As other answers have mentioned, a black hole that can emit photons in the optical EM range will have a mass of a small fraction of the Moon (~1%), and live for a very long time (~$$10^{40}$$ years). However, in order to emit such relatively high energy photons for such a long time, a black hole this size must burn VERY, VERY slowly. The SI unit for delivery of energy is the watt, and is roughly the same watt as a common household lightbulb.

1% of lunar mass is around 7e20 kg, and this would have an emitted power of ~7.3e-10 watts. Such a black hole would still be far too weak to warm any planets in orbit. The received flux of the planet Earth is, for reference, is around 1000 watts/m2, and this is an infinitesimal fraction of the Sun's total power output of 3.8e26 watts. This measure is called irradiance, and essentially tells you how many photons are passing through any given area at any given time.

If we assume the black hole is emitting photons at 700nm (a reddish color that is good for photosynthesis) at this wattage, it will emit 2.3 billion photons per second (per the Planck-Einstein relation and the definition of the watt as a joule-per-second). This may sound like a lot, but a 100 watt incandescent lightbulb is emitting $$10^{32}$$ photons per second, so your black hole is going to be extremely dim.

Irradiance is subject to the inverse-square law, so as you move away from the source, the received energy drops by the square of the distance. If your starting power is 1, and you double the distance, you now get 1/2 the power, triple the distance you get 1/9 the power, etc... Since your black hole is already only emitting less than a nanowatt, it only gets worse from there. Even if your black hole sits on the surface of your planet, it won't be able to warm the surrounding area, much less the entire planet.

However, it is possible for a planet in a black hole system to be illuminated, but only if there is a source of gas. Gas falling into a black hole can form an accretion disk, where the speed of the orbiting gas can release radiation through Bremsstrahlung and friction. This is why, for example, we were able to take the picture of M87*. What we were imaging was not the black hole itself, nor its Hawking radiation, but the light off of its accretion disk.

Unfortunately, the accretion disk needs to be replenished, so you will need a source of gas for it. In addition, the presence of this source of gas is likely to make orbits around your black hole unstable, which is not good news for your planet.

However, it is not impossible from a scientific standpoint, just less probable, and rather unlikely, that your planet will stay in a stable position long enough for life to evolve into anything interesting.

Keep in mind as well, that most black holes form as a result of supernovae, meaning that any planets around the star that explodes will be sterilized and probably vaporized by the creation of the black hole in the first place.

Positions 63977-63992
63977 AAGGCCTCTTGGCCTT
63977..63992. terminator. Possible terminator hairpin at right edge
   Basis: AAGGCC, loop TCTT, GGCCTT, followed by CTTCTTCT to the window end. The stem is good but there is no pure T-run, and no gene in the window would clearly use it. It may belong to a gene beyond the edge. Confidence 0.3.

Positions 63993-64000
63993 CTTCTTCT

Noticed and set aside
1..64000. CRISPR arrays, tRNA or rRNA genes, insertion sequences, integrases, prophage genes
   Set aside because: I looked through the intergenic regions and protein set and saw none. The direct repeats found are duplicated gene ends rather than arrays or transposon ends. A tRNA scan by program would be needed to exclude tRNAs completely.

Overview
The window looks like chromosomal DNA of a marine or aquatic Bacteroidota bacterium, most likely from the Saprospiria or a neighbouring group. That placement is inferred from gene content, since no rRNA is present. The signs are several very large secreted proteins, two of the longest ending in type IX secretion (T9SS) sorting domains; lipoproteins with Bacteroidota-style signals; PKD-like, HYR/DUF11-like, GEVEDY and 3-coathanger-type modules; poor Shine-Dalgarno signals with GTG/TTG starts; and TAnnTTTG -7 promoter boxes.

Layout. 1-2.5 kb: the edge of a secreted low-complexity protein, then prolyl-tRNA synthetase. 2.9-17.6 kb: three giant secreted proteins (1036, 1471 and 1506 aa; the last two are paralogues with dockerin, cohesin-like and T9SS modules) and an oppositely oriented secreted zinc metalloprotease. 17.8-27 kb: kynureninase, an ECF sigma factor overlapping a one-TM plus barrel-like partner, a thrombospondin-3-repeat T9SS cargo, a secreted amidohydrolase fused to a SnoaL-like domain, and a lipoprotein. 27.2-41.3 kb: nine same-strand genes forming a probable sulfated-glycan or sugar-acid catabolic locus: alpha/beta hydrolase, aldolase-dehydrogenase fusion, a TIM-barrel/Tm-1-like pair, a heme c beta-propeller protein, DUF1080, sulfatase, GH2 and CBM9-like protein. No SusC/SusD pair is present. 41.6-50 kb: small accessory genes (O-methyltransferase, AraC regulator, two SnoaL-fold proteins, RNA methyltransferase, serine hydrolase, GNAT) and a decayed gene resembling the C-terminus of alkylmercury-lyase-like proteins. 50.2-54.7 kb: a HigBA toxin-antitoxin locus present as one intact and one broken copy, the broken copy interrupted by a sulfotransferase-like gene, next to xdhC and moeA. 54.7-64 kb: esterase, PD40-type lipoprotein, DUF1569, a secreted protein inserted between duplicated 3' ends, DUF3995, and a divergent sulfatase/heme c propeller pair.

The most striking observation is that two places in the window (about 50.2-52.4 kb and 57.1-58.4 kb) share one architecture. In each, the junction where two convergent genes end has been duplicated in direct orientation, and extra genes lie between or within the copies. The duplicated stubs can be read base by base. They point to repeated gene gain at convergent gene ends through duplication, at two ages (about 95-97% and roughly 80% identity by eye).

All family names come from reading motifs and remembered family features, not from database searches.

• The last point is crucial, I think. How did the planet survive the creation of the black hole is something to think about. Jul 26 '19 at 8:47
• @0x5050: Rogue planets from (well) outside the system could eventually arrive. The original system is gone, but planets ejected from some other system could (theoretically) eventually take up orbit. Jul 26 '19 at 13:39

HDE 226868's answer covers the main points, but there is an additional way the environment around a black hole could heat a planet.

If the planet is close enough to the black hole that it experiences significant time dilation then the planet could get warmed by blueshifted cosmic background radiation. In order for this to work the black hole would need to have a high spin parameter, so that the innermost stable orbit is close enough to the black hole. You'd also need to have a supermassive black hole in order to have sufficiently weak tidal forces that the planet does not get ripped apart.

See the paper by Opatrný et al. (2016) "Life under a black sun" for more details. They calculate that the cosmic background radiation would heat Miller's planet in the film Interstellar to around 890°C, without taking the additional radiation from the accretion disc into account. As they note:

Thus, the tidal waves observed on the planet might be, e.g., of melted aluminum. Moreover, the astronauts would be grilled by extreme-UV radiation.

• Tidal waves of molten aluminum would be awesome for the few milliseconds you would be able to observe them (before being fried). Jul 26 '19 at 18:20
• Wouldn't this effect also red shift the Hawking radiation? Or would it actually further blueshift it? I have no idea how the wavelength of Hawking radiation is determined and, importantly, relative to what frame. So, just a thought. Jul 26 '19 at 22:10

If you're not dead set on it being Hawking radiation, you might want to look into quasars. Basically, imagine a blackhole that is gobbling what's around it, and the whole thing radiating humongous amounts of energy in the process:

The brightest quasar in the sky is 3C 273 in the constellation of Virgo. It has an average apparent magnitude of 12.8 (bright enough to be seen through a medium-size amateur telescope), but it has an absolute magnitude of −26.7. From a distance of about 33 light-years, this object would shine in the sky about as brightly as our sun. This quasar's luminosity is, therefore, about 4 trillion (4 × 1012) times that of the Sun, or about 100 times that of the total light of giant galaxies like the Milky Way.

To put 33 light-years in context, Alpha Centauri is a bit over 4 light-years away from the Sun.

Anyway, with a bit of handwaving, it seems like you could imagine some earth-sized planet floating in deep space. Perhaps a galaxy crashed into another galaxy, resulting in the planet getting ejected out of its original star's vicinity. A quasar ignited when the two galaxies' cores crashed into one another, and the starless planet is now getting showered by visible light.